This month on our “How I stay Healthy” series, we’re featuring Dr. Keith Henry, director of medical student education at Regions Hospital in St. Paul, Minnesota. Dr. Henry tells us about his pre-shift rituals, his on-shift prioritization schema, and his new favorite exercise tool!
Words of Wisdom:
Life comes at most of us fairly hard and fast these days. Whether it’s balancing work, teaching, family, or general chaos, it’s easy to take what we do in the continuum of medicine for granted. It has become increasingly important for me to center and reflect on the honor and privilege bestowed upon us by our culture and society. To center before a shift, I take a brief moment (on the drive in, walking down the stairwell to the department, logging into the work terminal) to recall that feeling of “awe” I think we all had well before medical school or residency training – the feeling of how incredible it would be to care for patients, to provide a sense of hope, compassion, and empathy in the role of a physician. And to be able to provide something of value to patients and family by way of knowledge and skill to promote wellness, to heal, and to save. That spark reminds me of why I do what I do. All of the other white noise and distraction fades into the periphery so that I’m dialed into providing the best care and experience for patients, families, colleagues, and department staff.
A word of wisdom and inspiration that has had a profound impact on my personal and professional life is as follows:
“People won’t remember what you did for them, but they’ll remember how you made them feel.”
A Day in the Life:
My typical day starts fairly early. I’m usually up around 5 am, peruse CNN and NPR online, and enjoy a half cup of coffee – the methylxanthines are a great bronchodilator and the caffeine is a welcome bonus. Then, it’s off to the bike.
As I’ve become older and wiser, I’ve become a firm believer in the power of frequent exercise (even after a busy night shift). Prior to the pandemic, I would work out several times per week at a local Crossfit gym. Lately, I’ve become a huge fan of the Peloton home exercise bike and recently hit a 19-week streak! A 30 to 45-minute session on the bike augmented with a 2-mile family walk with Sam, our mixed Shepherd rescue, is usually enough to ensure I start (or end) the day with a great frame of mind.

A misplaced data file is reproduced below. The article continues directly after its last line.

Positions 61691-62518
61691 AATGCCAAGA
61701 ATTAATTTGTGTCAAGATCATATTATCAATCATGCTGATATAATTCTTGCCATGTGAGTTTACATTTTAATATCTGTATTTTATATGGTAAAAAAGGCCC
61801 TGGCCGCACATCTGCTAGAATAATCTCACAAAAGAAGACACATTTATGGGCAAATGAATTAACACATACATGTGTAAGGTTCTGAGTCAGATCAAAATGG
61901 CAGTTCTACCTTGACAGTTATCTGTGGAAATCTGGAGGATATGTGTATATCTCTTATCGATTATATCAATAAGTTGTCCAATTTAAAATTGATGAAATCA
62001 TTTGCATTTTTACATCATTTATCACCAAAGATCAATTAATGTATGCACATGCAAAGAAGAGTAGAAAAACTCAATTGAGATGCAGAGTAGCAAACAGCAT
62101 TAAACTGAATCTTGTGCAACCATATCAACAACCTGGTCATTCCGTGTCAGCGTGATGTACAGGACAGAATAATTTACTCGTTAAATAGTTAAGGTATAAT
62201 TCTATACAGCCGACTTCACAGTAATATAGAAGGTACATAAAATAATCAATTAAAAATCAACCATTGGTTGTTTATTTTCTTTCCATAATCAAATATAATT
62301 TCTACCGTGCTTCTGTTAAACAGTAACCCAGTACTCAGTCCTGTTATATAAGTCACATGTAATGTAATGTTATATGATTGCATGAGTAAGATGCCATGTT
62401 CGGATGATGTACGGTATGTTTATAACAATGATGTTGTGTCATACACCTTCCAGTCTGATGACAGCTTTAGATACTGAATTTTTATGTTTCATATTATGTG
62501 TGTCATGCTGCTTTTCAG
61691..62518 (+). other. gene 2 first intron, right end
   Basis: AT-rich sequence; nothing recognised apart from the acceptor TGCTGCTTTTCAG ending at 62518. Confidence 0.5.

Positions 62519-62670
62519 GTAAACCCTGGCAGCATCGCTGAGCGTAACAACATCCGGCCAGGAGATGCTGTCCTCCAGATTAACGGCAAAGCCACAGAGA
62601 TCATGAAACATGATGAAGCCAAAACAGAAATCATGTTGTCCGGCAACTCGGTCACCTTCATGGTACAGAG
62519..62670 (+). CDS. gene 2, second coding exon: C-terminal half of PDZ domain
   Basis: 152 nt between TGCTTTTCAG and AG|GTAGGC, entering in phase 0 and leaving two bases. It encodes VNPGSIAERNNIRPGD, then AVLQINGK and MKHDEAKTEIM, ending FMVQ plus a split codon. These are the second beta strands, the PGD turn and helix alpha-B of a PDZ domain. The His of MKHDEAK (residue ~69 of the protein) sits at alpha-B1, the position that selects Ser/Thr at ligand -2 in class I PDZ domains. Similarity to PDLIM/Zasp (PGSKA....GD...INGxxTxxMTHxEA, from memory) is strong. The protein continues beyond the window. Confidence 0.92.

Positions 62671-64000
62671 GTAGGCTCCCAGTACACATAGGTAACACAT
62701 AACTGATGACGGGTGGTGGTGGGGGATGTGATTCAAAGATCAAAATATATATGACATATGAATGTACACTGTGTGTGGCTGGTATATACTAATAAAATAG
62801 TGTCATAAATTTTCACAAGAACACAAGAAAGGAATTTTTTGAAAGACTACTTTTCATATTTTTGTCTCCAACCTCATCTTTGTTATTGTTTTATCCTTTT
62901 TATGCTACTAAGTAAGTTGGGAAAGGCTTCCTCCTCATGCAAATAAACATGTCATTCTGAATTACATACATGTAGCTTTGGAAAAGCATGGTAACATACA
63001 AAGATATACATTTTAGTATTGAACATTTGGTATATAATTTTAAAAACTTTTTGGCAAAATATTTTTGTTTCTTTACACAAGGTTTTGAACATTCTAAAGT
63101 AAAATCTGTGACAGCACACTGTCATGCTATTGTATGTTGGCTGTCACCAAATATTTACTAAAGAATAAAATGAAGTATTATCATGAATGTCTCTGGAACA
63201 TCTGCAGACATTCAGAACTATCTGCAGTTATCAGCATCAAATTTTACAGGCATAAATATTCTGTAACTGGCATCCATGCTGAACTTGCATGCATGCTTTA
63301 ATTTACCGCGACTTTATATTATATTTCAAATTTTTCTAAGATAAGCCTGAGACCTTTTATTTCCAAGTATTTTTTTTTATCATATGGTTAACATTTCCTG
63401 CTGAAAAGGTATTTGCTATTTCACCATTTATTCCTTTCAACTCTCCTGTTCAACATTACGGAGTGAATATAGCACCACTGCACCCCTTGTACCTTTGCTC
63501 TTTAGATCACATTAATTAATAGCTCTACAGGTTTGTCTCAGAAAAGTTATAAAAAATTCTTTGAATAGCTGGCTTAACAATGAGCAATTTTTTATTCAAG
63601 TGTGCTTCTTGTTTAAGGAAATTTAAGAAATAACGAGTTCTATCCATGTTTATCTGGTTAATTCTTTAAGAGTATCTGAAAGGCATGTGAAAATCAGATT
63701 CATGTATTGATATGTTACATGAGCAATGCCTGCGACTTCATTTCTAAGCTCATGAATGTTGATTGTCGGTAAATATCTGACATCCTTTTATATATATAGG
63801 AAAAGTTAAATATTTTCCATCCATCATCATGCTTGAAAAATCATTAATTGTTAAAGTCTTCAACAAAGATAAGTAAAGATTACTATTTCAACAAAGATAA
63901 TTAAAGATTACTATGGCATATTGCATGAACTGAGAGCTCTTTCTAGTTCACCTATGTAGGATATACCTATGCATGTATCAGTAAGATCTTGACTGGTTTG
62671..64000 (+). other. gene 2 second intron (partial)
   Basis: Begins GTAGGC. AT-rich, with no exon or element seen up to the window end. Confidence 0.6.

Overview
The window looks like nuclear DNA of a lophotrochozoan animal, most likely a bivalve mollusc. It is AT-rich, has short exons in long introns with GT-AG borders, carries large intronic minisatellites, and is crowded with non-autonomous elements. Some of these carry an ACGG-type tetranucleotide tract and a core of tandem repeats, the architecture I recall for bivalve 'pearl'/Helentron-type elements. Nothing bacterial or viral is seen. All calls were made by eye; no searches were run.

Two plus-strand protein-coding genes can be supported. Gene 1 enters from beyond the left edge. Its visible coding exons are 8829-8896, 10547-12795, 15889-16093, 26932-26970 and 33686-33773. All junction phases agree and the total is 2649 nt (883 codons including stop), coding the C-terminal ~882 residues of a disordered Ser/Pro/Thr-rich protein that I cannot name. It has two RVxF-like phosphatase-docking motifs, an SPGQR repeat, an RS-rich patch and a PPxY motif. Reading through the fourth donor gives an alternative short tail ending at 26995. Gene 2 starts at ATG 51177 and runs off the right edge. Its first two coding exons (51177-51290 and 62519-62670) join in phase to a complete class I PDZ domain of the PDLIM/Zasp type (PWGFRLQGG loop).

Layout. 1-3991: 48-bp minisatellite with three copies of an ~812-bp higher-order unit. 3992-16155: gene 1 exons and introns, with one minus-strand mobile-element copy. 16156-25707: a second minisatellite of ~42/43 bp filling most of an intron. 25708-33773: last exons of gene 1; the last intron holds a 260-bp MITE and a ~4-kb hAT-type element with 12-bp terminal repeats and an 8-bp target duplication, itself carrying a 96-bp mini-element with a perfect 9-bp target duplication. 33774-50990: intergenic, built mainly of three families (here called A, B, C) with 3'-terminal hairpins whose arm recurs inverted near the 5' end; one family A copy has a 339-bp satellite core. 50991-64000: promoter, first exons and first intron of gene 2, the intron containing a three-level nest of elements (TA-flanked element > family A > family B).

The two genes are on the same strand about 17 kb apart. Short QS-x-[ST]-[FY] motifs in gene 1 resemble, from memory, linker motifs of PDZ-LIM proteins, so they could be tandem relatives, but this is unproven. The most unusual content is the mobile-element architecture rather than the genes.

I’m way more productive when I generate lists and prioritize tasks at work and home. Admittingly, I’m nowhere nearly as refined as my colleague and friend Michael Paddock (featured previously on this blog segment). I have, however, tried several checklist type apps but they just don’t seem to hold a candle to good old fashioned pen and paper. Listing, prioritizing, and checking tasks off early on helps me to generate momentum that powers me into the bigger tasks of the day.
To keep up with med-ed, I’m a frequent listener of the EM:RAP, EM Abstracts, and EMCRIT podcasts. Annals of Emergency Medicine and The Journal of Emergency Medicine round out my weekly reading lists. To wind down on the flip side, I’m a frequent viewer of all things Netflix, Amazon Prime Video, and Apple TV (Minnesota gets really, really cold in the winter).
Wellness Work Hacks:
More words of wisdom: “You can run the shift, or the shift can run you”. The more I’m able to manage a department on my terms, the better care I provide, the better teaching I disseminate to learners, and the more gratified I feel for performing and practicing my profession. How do I “run the shift?” There are a few concepts and fundamental principles I follow that help make this possible: